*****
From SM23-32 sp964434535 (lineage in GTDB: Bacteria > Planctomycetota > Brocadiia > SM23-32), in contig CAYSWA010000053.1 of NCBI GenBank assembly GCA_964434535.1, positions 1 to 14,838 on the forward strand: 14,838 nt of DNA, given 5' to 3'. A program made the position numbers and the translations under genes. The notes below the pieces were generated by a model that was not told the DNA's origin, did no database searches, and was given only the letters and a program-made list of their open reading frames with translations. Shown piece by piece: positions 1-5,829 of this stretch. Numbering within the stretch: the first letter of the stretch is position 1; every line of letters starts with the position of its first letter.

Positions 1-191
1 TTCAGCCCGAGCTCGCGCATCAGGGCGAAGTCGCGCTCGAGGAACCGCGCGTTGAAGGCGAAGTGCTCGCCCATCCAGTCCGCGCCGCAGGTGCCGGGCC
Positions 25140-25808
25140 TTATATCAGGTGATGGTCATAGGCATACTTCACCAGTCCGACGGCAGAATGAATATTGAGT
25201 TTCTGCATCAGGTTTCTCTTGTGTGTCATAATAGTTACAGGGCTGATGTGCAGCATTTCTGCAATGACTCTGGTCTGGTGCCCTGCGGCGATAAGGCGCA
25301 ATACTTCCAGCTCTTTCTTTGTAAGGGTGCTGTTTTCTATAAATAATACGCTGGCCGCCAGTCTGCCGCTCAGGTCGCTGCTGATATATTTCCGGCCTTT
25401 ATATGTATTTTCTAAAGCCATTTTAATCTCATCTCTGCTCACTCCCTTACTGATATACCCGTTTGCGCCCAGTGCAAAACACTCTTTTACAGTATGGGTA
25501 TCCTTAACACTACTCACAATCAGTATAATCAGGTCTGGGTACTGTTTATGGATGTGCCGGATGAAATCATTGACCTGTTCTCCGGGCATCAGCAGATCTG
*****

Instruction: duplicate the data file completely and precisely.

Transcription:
From SM23-32 sp964434535 (lineage in GTDB: Bacteria > Planctomycetota > Brocadiia > SM23-32), in contig CAYSWA010000053.1 of NCBI GenBank assembly GCA_964434535.1, positions 1 to 14,838 on the forward strand: 14,838 nt of DNA, given 5' to 3'. A program made the position numbers and the translations under genes. The notes below the pieces were generated by a model that was not told the DNA's origin, did no database searches, and was given only the letters and a program-made list of their open reading frames with translations. Shown piece by piece: positions 1-5,829 of this stretch. Numbering within the stretch: the first letter of the stretch is position 1; every line of letters starts with the position of its first letter.

Positions 1-191
1 TTCAGCCCGAGCTCGCGCATCAGGGCGAAGTCGCGCTCGAGGAACCGCGCGTTGAAGGCGAAGTGCTCGCCCATCCAGTCCGCGCCGCAGGTGCCGGGCC
Positions 25140-25808
25140 TTATATCAGGTGATGGTCATAGGCATACTTCACCAGTCCGACGGCAGAATGAATATTGAGT
25201 TTCTGCATCAGGTTTCTCTTGTGTGTCATAATAGTTACAGGGCTGATGTGCAGCATTTCTGCAATGACTCTGGTCTGGTGCCCTGCGGCGATAAGGCGCA
25301 ATACTTCCAGCTCTTTCTTTGTAAGGGTGCTGTTTTCTATAAATAATACGCTGGCCGCCAGTCTGCCGCTCAGGTCGCTGCTGATATATTTCCGGCCTTT
25401 ATATGTATTTTCTAAAGCCATTTTAATCTCATCTCTGCTCACTCCCTTACTGATATACCCGTTTGCGCCCAGTGCAAAACACTCTTTTACAGTATGGGTA
25501 TCCTTAACACTACTCACAATCAGTATAATCAGGTCTGGGTACTGTTTATGGATGTGCCGGATGAAATCATTGACCTGTTCTCCGGGCATCAGCAGATCTG